The author of this theme calls it ‘one of the most amazing pieces of eye candy’. And, to give credit, it is very neat and very bling-y.

The theme works with the ‘Impulse ‘PulseAudio’ Visualisation Screenlet’ (Download here) and adds a cool circular, spinning and audio-reactive visualizer to your desktop.


Installing Screenlets

The best, and recommended, way of installing the ‘updated’ version of Screenlets is to add the official development PPA. This may contain bugs but it will also contain fixes, features and new screenlets sooner than anywhere else.

To add open a Terminal (Applications > Accessories > Terminal) and enter the following two lines separately, entering your user password when prompted.: -

sudo apt-add-repository ppa:screenlets-dev/ppa
sudo apt-get update && sudo apt-get install screenlets python-rsvg

Launch the ‘Screenlets Manager’ from ‘Applications > Accessories > Screenlets Manager’

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CES 2011 saw a veritable armoury of Ubuntu powered devices all ready to make a serious impact amongst competitors

CES 2011 saw a veritable armoury of Ubuntu powered devices all ready to make a serious impact amongst competitors.

None, however, impressed me as much as this Table PC demo running Ubuntu as its core OS. It’s pure multi-touch ‘mazingness which, folks, is better viewed than read.

"Table screen supporting as many touch points as you can fit on the screen. Saw thirty touch points (six hands) working perfectly in the demo."

Source: Chris Kenyon

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Okay, so we all know that Natty isn’t going to pop out into release land preamturely.

But for those of us nevertheless comforted by keeping one eye on the prize the following Android homescreen widget has ‘must-have’ written all over it.

It does nothing more than you̵7;d expect it to, displaying a basic text stat on the number of days ‘until release’. All inside an actual Narwhal.

Natty countdown widget for Android


Grab the widget by snapping the code below or ripping some mouse-click foo here.

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Enlightenment based Linux distribution Bodhi has hit Beta status.

The lightweight OS has a few notable changes in this release, not least of which is a ‘first boot configuartion’ wizard that tries to diplomatically tailor Bodhi to your tastes.

For all the wrongness inherent in bamboozling new users with such an approach it has thrown up a few neat things. Well, four to be precise:

Fed up with the constant gripes made against Bodhi’s default theme users now have no choice but to select one on their own – before they can even reach the desktop! With four beautiful new styles/layouts to choose from it’ll be hard to go wrong.

Other changes present include updated packages, a tweaked Plymouth theme and the usual pan-friend serving of bug fixes.

Download @ sourceforge.net/projects/bodhilinux/files/bodhi_0.1.4.iso/download (394MB)

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We’ve fallen in love with ‘Borderless’ Metacity theme mods of late – the elementary example we featured last week was particularly striking.

Rather than wait for your favourite theme maker to add a borderless-variant for you to install why not do it yourself? OMG! Ubuntu! reader zach4618 sent in a super easy guide on how to ‘mod’ a theme yourself.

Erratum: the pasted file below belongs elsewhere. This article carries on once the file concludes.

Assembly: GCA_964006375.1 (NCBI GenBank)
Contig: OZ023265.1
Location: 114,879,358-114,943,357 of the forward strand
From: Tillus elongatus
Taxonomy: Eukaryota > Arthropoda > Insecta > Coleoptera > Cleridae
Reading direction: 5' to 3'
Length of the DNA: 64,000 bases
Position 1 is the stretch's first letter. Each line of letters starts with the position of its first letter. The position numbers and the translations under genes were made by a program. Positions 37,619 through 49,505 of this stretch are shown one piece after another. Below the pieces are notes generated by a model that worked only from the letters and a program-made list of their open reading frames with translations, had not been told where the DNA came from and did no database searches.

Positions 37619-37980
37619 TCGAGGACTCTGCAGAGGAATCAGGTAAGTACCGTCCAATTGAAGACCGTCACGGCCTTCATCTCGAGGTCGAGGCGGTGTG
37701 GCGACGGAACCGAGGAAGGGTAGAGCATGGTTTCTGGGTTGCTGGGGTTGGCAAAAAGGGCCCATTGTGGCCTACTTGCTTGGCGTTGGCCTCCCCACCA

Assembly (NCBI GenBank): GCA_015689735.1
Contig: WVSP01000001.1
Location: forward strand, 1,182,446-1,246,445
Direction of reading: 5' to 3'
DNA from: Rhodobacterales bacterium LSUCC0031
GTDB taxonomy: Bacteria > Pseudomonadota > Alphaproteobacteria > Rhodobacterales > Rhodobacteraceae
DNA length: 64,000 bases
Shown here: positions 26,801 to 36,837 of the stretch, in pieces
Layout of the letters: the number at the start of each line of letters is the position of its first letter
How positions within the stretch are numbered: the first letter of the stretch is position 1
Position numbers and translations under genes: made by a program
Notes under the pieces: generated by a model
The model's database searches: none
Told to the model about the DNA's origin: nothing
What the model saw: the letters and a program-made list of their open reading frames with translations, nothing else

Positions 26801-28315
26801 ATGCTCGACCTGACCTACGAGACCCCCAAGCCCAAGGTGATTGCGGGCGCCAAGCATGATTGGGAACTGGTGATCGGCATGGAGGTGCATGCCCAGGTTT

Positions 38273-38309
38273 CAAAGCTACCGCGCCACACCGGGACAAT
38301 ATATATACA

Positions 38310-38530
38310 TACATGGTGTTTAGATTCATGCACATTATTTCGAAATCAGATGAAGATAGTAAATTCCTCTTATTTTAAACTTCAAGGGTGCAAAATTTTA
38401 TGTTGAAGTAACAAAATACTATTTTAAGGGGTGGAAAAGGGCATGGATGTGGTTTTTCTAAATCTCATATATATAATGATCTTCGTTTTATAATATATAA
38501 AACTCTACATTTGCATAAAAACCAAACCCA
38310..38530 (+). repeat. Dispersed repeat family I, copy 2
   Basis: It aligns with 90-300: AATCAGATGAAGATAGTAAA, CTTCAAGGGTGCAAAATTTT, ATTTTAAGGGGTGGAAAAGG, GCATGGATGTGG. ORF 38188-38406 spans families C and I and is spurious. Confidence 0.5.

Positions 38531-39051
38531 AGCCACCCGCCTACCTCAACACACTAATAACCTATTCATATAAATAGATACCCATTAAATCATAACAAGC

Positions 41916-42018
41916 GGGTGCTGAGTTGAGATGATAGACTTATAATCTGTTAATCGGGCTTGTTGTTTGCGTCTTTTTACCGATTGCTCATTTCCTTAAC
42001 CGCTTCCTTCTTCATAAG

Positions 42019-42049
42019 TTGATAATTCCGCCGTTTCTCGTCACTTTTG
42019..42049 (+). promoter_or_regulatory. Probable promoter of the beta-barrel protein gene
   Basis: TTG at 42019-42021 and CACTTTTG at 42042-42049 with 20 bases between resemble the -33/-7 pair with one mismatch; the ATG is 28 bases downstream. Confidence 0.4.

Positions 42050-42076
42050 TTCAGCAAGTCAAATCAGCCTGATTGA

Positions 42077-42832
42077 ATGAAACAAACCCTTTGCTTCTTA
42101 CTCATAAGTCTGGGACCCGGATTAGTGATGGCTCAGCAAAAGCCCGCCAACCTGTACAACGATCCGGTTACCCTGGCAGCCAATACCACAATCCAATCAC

“OMG! has covered borderless themes lately, and there seems to be some desire for borderless metacity themes (esp. Ambiance/Radiance).

I came across a really simple method of modifying *any* metacity theme to make it borderless.”

Here’s Ubuntu’s Ambiance theme both before and after I ‘modded’ it to lose its pixel-sized border: -

Borderless Ambiance Ubuntu theme

How to make any Metacity borderless

1. Open a new Terminal session (Applications > Accessories > Terminal) and enter the following: -

sudo gedit /usr/share/themes/[theme name]/metacity-1/metacity-theme-1.xml

(note: theme names are capitalized, e.g.: Radiance, Ambiance, etc.)

2. Scroll down to lines numbered 14-16  in the Gedit window that opens.(Don’t see any numbers? Hit Edit > Preferences > View and check ‘Display line numbers’.)

Change the “value” at the end of the three lines in question from “1″ to “0″.

Thusly: -

<distance name=”left_width” value=”1″/>
<distance name=”right_width” value=”1″/>
<distance name=”bottom_height” value=”1″/>

becomes: -

<distance name=”left_width” value=”0″/>
<distance name=”right_width” value=”0″/>
<distance name=”bottom_height” value=”0″/>

3. Save the file and then change your theme using Appearance Preferences.

If you modified a theme that you were already using, you must “refresh” the theme by changing to a different theme, then changing back.

4. To revert back to normal, follow steps 1 & 2 to change the values back to 1.

To overcome the “bug” of not being able to resize the window by grabbing it, you can use:

Alt + F8 or Alt + Right mouse scroll or Right-click title bar > Resize


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Minimalistic desktop panel app ‘Wingpanel’ looks good but remains far too unstable for everyday use.

In the meantime it’s easy to ‘recreate’ the look of a side-bound mini-panel using other applications.

Following on from our guide on transofrming a Gnome panel into a Wingpanel comes this guide for AWN users by ‘IGotNoNick.

Like the ‘text on screen’ tool used in the video? It’s called Screenkey.

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So you’re playing around with Ubuntu 11.04 Alpha and, well, things are going a bit awry. Here are a few useful tips harvested from AskUbuntu that may save you a headache or two…